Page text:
Consequently, the difference between "dietetic foods" for specific groups of the population and "specialised foods" for the general population or sub-groups is no longer clear and useful.
What happens to special foods, such as sports foods, energy drinks, foods for elderly, certain slimming products, etc.?
In cases of dietetic foods for which no further rules have been set in specific pieces of legislation, the presence on food labels of "dietetic" suitability statements on one hand and nutrition and health claims on the other creates increasing confusion for consumers and enforcement authorities. Furthermore, given that the use of a suitability statement and of a nutrition or health claim are not subject to the same rules –a national notification system is required for the former, a centralised EU prior-authorisation procedure for the latter– the same high-level of food information might not be ensured in the different Member States.
For all these reasons, keeping the broad concept of dietetic foods is no longer justified. Other food rules would be adequate to regulate these foods with minor administrative burden and increased clarity.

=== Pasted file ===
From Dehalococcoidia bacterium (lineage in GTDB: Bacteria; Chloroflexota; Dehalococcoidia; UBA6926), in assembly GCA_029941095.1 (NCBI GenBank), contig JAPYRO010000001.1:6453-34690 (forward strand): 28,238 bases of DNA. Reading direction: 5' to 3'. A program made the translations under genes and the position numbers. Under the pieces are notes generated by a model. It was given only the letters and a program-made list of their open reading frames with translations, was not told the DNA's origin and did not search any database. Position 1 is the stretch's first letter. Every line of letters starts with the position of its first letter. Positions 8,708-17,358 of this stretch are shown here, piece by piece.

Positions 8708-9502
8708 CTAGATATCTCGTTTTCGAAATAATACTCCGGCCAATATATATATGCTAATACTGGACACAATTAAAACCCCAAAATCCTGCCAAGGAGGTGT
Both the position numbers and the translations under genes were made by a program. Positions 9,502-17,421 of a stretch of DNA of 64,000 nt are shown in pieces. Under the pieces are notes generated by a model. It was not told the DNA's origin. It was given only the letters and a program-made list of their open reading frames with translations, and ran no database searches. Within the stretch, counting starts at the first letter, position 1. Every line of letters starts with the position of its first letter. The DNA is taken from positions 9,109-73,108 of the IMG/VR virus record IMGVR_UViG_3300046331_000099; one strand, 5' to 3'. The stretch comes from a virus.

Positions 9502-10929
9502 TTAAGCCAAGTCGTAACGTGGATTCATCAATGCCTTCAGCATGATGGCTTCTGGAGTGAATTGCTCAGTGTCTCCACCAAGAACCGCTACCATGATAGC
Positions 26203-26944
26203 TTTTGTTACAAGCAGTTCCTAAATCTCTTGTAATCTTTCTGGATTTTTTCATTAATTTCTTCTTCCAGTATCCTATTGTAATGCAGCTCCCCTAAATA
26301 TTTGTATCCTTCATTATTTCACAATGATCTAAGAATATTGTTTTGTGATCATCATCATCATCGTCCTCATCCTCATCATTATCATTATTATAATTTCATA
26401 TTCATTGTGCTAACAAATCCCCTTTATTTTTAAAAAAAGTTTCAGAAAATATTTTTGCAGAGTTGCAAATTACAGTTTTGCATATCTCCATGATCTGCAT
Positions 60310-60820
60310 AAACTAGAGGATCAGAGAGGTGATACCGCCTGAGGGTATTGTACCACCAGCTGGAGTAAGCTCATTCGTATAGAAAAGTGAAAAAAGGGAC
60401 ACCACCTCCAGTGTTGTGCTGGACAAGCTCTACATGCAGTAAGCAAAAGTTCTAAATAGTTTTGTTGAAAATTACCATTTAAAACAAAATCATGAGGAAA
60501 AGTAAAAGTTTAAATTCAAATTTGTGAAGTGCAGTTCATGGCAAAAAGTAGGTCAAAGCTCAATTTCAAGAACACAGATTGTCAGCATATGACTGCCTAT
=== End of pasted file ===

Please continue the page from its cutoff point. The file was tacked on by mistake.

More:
Why were specific rules for sports foods never adopted as it was foreseen in the framework legislation?
The Framework Directive on dietetic foods indicates since 1989 that specific provisions will be laid down to cover "foods intended to meet the expenditure of intense muscular effort, especially for sportsmen." Despite extensive discussions, minimal progress was achieved and no successful conclusion could be reached. This was due to widely diverging views among Member States and stakeholders concerning the scope of the specific legislation, the number of sub-categories of the foods to be included, the criteria for establishing composition requirements and the potential impact on innovation in product development.
Will products disappear from the market?
No products will have to be withdrawn from the market as a result of the new rules. Those used to be covered by the dietetic legislation – such as foods for sports people, for weight management, gluten-free food, etc.– can remain on the market but will be legislated fully by the other pieces of food legislation. Some re-labelling may be necessary but in order to reduce possible costs for operators, a two-year transition period is foreseen.
Why does the draft Regulation cover only foods intended for infants and children up to three years old and medical foods?